"It's great money. It's going to quickly put some people in our state to work," she said.
In a state where unemployment is at a 25-year high - and the budget is expected to fall short by $2 billion - Perdue sees opportunity to put the money to good use.
"We understand municipalities really need help with water resource projects and roads, really, mass transit, bike paths, the whole thing are wonderful projects that build out a 21st century infrastructure system," she said.
Most importantly, they're projects that, she believes, will put thousands of people back to work. Perdue says she, along with city and town leaders from across the state, have laid out a list of projects that are ready break ground on immediately.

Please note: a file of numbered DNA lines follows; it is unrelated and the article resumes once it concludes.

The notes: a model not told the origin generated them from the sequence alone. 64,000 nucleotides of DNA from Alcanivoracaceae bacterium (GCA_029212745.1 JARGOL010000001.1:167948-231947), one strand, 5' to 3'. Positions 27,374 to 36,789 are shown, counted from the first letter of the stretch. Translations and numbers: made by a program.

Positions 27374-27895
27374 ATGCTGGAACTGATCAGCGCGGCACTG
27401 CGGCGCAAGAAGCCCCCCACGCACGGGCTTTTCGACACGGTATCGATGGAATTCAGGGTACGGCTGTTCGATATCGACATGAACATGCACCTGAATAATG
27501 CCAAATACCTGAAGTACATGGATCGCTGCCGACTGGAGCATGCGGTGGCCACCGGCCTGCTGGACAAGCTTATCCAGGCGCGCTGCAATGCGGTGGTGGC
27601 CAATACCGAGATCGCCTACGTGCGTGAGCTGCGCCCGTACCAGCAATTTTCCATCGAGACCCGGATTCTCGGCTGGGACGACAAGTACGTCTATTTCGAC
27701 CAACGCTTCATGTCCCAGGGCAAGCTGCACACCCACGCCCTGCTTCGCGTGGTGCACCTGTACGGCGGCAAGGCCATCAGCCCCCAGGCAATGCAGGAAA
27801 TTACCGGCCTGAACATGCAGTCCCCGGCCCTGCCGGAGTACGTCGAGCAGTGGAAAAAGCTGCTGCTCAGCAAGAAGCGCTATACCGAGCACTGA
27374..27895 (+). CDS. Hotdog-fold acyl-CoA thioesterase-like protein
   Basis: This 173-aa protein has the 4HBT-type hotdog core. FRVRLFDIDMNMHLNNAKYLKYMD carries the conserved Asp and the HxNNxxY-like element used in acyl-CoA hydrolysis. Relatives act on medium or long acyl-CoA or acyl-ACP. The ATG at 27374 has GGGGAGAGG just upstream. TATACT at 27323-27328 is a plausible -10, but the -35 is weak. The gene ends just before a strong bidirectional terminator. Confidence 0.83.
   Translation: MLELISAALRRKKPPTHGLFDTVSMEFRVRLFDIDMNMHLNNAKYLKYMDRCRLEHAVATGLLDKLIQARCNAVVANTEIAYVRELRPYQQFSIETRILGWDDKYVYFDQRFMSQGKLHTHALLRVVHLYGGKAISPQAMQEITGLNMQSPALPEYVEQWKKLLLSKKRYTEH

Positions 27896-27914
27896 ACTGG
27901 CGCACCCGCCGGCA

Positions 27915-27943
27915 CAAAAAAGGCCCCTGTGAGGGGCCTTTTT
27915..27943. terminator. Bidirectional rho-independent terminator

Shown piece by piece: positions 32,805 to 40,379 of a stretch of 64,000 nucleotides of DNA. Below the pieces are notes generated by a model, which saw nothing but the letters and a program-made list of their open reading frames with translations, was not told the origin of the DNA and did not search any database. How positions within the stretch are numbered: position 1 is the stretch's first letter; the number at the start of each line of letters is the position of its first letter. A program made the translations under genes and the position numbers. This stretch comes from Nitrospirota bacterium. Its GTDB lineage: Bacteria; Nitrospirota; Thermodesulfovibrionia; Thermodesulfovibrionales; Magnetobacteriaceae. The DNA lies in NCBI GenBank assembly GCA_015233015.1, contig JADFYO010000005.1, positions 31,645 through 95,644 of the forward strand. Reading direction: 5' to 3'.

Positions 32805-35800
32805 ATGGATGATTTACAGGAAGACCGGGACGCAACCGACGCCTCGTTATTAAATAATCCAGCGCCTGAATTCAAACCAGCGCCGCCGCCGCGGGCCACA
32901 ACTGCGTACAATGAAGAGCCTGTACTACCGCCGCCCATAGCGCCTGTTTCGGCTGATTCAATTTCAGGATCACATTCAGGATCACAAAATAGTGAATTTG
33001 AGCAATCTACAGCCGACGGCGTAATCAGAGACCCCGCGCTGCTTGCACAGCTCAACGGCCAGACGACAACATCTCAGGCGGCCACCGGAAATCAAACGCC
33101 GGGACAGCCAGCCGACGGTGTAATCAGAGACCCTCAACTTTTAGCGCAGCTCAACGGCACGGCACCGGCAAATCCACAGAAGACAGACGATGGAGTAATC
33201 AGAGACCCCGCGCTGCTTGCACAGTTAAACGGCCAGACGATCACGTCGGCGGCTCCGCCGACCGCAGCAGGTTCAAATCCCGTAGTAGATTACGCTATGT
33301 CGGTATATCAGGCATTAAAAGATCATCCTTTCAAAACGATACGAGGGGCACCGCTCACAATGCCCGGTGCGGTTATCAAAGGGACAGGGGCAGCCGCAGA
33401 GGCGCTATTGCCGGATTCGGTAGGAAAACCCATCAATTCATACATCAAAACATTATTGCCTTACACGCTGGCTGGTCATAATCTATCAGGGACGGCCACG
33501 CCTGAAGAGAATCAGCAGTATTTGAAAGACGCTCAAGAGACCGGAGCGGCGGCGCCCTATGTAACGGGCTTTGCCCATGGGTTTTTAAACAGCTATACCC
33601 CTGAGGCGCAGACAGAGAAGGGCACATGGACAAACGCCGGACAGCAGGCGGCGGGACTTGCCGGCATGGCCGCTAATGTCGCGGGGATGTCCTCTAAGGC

She wants North Carolina to be the poster-child of America for how to most effectively use the money. She said by doing so, maybe Washington will send even more federal funds this way.
"It is so important in my mind that - as the money becomes available - that we immediately infuse our projects with resources to begin them so that we might have a shot at a second bite at the apple," she said.
Still, there are some aspects of the plan Perdue believes could have been better.
"I was hopeful to have more money in Medicaid. I'm looking at a $155 million shortfall there. I'm obviously concerned about job training and putting people back to work," she offered.
But, she says - in this dismal economy - anything is better than nothing.